Excellence, self worth and value

Boitumelo strives for creative excellence, facilitating communication within communities in Gauteng and South Africa. The project uses the arts to nurture self-worth that enables product development, which in turn supports product sales and income. This facilitates economic independence and combats poverty in an incremental way for participants.

 Theory of change

Erica’s involvement in the art making process at Boitumelo means that she gets involved and explores, investigates and teaches new techniques and art ideas together with the crafters. The ability to collaborate on an artwork only has validity if it challenges the crafter and the viewer, thus the ideas of each project must be sufficiently researched. Through the creative process of making, the artwork becomes defined and the working together of many hands and hearts creates a clear path that can be defined be each individual and the intentions can then be communicated to the public collectively.

 Ms. Sylvia Guela: ’This project, I want to take it home, to teach it to another one in my place. I come from Eastern Cape, I want to take it there to teach others, so not only for me.’

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Boitumelo creates beautiful hand-made products and artwork with historical value and social relevance. Each artist or crafter receives careful mentoring – not just in terms of their skill but also their own identity and creative path. The products therefore are imbued with an authentic, once-off uniqueness. The artworks are both a deeply personal expression of the students hopes and dreams, while at the same reflecting a collective sense of belonging - their response to living in the Afropolitan melting pot of Hillbrow and the strength they draw from each other.

 Shopping bags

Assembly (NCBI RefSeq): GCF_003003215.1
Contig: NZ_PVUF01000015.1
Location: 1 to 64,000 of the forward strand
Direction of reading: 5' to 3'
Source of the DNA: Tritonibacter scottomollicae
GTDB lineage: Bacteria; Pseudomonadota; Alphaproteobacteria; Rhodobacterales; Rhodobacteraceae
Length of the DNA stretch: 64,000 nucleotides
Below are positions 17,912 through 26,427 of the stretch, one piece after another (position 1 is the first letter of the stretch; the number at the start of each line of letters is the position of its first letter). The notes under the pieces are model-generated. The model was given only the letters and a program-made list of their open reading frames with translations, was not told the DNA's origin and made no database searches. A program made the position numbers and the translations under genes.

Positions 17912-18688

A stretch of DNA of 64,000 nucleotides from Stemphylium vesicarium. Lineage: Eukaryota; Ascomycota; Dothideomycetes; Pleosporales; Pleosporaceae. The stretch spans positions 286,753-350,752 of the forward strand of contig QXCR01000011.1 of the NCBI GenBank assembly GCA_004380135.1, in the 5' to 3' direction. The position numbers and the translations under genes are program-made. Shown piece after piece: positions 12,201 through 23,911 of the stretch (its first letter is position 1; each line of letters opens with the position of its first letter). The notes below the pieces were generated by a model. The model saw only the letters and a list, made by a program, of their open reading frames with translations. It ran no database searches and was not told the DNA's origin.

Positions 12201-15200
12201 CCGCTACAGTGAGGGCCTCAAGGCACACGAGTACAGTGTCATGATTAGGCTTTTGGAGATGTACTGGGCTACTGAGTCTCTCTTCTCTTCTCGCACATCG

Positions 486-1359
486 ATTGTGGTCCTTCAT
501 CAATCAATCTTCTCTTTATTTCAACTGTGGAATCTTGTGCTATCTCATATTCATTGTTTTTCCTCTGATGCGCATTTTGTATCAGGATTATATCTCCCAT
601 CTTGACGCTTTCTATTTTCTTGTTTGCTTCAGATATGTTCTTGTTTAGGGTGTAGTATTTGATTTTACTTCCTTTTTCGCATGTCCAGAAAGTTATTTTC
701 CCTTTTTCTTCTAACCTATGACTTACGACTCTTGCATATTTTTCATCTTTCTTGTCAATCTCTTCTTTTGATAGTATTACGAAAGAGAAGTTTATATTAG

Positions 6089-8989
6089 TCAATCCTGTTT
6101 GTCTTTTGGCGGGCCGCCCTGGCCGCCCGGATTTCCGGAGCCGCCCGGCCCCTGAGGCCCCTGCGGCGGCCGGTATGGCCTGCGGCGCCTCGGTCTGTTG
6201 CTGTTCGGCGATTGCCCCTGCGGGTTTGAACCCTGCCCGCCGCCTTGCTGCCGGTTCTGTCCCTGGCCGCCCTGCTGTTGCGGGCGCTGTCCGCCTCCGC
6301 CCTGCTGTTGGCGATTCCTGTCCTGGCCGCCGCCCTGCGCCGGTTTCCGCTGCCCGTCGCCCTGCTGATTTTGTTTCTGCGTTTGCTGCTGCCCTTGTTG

Made from bull denim, embroidered and appliquéd with original imagery in 3 sizes. Laptop bags and cushion covers extend this range. We also make custom made bags which clients can order.

 ‘Karos vir die Karoo’ 

A series of blankets made from leftover interior design fabrics. Each blanket is a unique colour and pattern design. They are available in different sizes. They also produce custom made blankets on request from clients but they currently do this only with the donated design fabrics that are recycled.

 Joburg Panels

The crafters makes panels depicting various themes from Johannesburg. The panels vary in sizes, from small to large extended panels over a meter in length. They also make panels as orders for clients such as for instance a family who celebrated a 50th wedding anniversary ordered a family tree panel for each family that included all the names of the children and family events.

Each product is designed and created by the individual participant. It is only when they receive the same orders of over 12 items that they set up a more stream-lined production.

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Naledzani Matshinge joined Boitumelo Project in 2001 and is currently the project coordinator for product development and sales. She has trained herself in multiple disciplines of craft making, all of which are offered at Boitumelo. Naledzani attended a course in trauma counseling at Reginald Oswald Counseling Services from 2008 to 2009. She plays a pivotal role in helping the young men at the foundation, who lack a sense of fathering roles, to craft better lives for themselves. She does this through guiding and motivating them to accept responsibilities and challenges. Nale offers one-on-one counseling to many of the young men and women who have arrived in the city and feel completely alone without family and support. She was a valuable ward committee member 2011-2016, completed a course in food processing and costing with Forever and Africa meets Europe Cuisine, First Aid Course with St. Johns, and roof top gardens with the Department of Social Development.